It may be a gross understatement to say Democrats in Florida, particularly South Florida, are painfully disappointed at the outcome of Tuesday’s mid-term elections in the state.
Anticipating a historical victory by Democrat Andrew Gillum as the first African American governor of Florida, Gillum seemed to have lost his bid by a razor thin margin of 0.44 percent to Republican Ron DeSantis, based on preliminary votes counted.
In addition to the bitter loss of Gillum, incumbent US Senator Bill Nelson seemed to have lost his reelection bid to the US Senate by an even smaller margin of 0.18 percent to former Florida governor Rick Scott. Although Nelson has called for recount of the votes it seems a hard task to overcome the 15,000 vote difference.
Democrats candidates Sean Shaw for state attorney general, and Jeremy King for chief financial officer, also lost and Nikki Fried who is seeking to be elected commissioner of Agriculture seemed to have lost on election night, but now faces a recount as the latest preliminary votes had her ahead of her Republican opponent by a slim margin.
Democrats won comfortably in South Florida
For South Floridians the pain of the loss may be more profound as all the candidates referred to won significantly in the region. But when the results from Northern Florida, above the I-4 Corridor, and Collier County in south-west Florida, were counted the tide shifted to create Republican victories.
There were warning signs from voter turnout in early voting, that Republicans outside of Central and South-east Florida had the advantage over Democrat voters. And, while there was historical voter turnout of almost 60 percent in voters South-east and Central Florida, Democrats were edged out by Republicans, primarily from northern regions of the state.
This difference in the pattern of voting between voters in south-east, south-west, and northern Florida have resulted in slim losses by Democrats in elections for governor since 2010, and the 2016 general elections.
Create two states?
The narrow, frustrated losses to Republicans in northern regions of Florida have given cause to some South Floridians vainly hoping the state could be divided into two sates, South and North Florida. However, this is unlikely to ever happen.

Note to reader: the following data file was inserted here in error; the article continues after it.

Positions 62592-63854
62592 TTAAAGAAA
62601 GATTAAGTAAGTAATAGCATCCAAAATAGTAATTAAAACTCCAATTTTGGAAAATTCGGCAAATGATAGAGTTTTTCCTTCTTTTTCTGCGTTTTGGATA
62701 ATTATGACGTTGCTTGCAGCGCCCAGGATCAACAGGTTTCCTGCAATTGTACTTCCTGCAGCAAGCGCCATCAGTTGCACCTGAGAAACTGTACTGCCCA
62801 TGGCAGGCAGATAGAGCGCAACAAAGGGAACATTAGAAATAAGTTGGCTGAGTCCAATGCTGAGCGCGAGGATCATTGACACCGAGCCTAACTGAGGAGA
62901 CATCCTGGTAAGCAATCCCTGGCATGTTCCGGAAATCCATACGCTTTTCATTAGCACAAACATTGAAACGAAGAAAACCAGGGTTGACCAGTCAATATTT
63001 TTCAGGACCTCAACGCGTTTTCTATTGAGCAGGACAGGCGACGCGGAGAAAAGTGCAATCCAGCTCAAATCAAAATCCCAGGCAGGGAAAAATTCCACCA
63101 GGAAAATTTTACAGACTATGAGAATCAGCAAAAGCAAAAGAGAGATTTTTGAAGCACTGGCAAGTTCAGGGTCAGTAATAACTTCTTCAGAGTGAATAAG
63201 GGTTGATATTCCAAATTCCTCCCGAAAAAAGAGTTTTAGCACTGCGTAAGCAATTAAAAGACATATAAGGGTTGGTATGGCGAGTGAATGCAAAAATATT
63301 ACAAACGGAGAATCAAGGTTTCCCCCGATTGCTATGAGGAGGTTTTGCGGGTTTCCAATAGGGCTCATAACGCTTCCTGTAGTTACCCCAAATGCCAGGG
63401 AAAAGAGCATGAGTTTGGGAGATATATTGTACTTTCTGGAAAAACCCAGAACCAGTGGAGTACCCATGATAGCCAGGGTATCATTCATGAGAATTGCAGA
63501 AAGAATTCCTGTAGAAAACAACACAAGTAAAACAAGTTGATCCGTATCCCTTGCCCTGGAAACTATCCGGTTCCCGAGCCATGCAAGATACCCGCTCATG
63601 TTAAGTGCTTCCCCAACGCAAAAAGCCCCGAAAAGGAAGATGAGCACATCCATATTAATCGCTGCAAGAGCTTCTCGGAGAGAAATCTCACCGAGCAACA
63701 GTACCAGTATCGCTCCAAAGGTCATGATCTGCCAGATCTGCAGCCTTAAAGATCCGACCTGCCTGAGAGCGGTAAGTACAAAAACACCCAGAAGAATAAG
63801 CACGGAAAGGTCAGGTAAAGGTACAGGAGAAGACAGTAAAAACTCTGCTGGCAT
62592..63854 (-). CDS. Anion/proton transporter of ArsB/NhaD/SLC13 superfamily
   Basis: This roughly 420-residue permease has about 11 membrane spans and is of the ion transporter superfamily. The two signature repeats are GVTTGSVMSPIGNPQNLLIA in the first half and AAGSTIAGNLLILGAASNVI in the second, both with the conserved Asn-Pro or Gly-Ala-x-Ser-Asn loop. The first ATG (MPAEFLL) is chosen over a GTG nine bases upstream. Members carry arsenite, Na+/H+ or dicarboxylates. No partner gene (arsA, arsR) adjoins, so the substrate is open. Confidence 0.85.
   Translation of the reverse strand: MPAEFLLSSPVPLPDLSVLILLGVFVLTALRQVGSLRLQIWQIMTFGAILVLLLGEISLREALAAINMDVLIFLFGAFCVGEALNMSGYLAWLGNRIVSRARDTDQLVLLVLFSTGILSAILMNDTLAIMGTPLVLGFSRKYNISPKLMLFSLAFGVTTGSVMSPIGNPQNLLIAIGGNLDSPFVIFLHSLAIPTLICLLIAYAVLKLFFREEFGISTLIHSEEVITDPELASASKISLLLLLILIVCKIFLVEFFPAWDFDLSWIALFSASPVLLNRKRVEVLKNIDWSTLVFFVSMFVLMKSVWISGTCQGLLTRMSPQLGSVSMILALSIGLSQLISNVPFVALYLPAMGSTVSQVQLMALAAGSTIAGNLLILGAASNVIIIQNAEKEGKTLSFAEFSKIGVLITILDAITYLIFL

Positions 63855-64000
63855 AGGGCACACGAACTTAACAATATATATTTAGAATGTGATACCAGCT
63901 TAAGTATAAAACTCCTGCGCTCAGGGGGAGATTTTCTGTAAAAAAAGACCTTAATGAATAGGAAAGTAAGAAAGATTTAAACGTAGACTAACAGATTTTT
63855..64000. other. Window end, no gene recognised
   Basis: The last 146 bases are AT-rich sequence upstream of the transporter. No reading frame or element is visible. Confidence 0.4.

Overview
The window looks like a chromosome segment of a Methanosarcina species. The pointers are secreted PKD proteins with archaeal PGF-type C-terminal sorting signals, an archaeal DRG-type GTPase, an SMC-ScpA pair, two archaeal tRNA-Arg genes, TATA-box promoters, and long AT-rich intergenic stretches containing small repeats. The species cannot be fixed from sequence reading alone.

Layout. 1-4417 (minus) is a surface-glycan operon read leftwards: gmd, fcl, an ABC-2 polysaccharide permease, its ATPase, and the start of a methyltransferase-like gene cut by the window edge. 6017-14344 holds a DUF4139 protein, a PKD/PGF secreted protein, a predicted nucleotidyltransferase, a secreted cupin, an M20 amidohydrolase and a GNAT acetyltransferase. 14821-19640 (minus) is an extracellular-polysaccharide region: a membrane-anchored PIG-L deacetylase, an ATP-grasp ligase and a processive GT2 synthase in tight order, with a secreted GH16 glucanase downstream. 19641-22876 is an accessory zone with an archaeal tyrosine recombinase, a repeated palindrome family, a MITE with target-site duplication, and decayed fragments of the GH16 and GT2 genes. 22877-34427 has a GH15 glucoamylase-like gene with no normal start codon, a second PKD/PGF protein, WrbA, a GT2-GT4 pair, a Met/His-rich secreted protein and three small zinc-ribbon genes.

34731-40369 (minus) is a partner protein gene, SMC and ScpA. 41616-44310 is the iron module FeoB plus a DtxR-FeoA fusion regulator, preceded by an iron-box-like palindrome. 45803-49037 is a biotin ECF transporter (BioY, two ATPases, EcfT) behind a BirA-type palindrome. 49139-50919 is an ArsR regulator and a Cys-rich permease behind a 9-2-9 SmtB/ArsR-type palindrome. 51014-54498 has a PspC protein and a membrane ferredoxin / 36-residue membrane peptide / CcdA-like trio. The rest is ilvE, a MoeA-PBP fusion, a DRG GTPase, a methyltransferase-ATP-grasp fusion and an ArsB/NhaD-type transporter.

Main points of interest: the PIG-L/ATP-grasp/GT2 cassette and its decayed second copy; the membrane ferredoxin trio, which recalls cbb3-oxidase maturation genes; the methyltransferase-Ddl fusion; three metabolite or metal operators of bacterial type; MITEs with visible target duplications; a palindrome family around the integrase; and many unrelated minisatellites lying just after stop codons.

Meanwhile, it’s incumbent on the Florida Democratic Party to escalate its efforts to motivate Democrats to turnout to vote in crucial elections. If an additional small percentage of Democrats in South Florida had voted on Tuesday, quite likely Gillum, Nelson and other Democratic candidates would have won.
Election has consequences
Of course, elections have consequences. These consequences are really bad when an election is lost. A Gillum win would have improved the possibility of low-income Floridians receiving an extension in Medicaid, more affordable healthcare generally for all, increase in state minimum wage, higher wages for teachers, stronger gun laws, more benefits for seniors, among other benefits. With DeSantis’ victory and the traditional ideology of Republicans who continue to hold the majority in the Florida legislature, the degree of difficulty of these benefits being realized increases significantly.
To make matters worse for Democrats in Florida, should Bill Nelson end up losing his reelection bid, they will have no direct ally in the US Senate. This does not auger well for critical issues like approving immigration reform or ensuring liberal judges are appointed to the Supreme Court should a vacancy or vacancies arise within the next six years.
These consequences make the role of Florida Democratic legislators and Florida representatives in the US House more profound. To ensure Democrats receive benefits crucial to them those going to the state and US legislatures in 2019 must be prepared to work more diligently for their constituents. They cannot, like some of their predecessors, treat their tenure in Tallahassee or Washington DC as vacations paid for by taxpayers.
New challenges for Democrats
Tuesday’s loss has created new challenges for Democrats. With registered Democrats exceeding registered Republicans by over 260,000 in the state, and 3.5 million people registered without party affiliation, there, should be a strong chance for Democrats to win elections. However, this means harder work, better strategies, are required to get out the Democratic vote especially in Democratic strongholds like South Florida. These efforts and strategies cannot be left to few months before a major election. They need to be ongoing.
Florida Democrats are tired, painfully tired, of waking up with the pain of losing elections by razor thin margins. They are tired of missing out on the chance to receive critically needed local and federal benefits. They are particularly tired and frustrated when they realize there’s real possibility Democrats in South Floridan could overcome Republican votes in North Florida and secure Democrat victories if only more Democrats turned out to vote.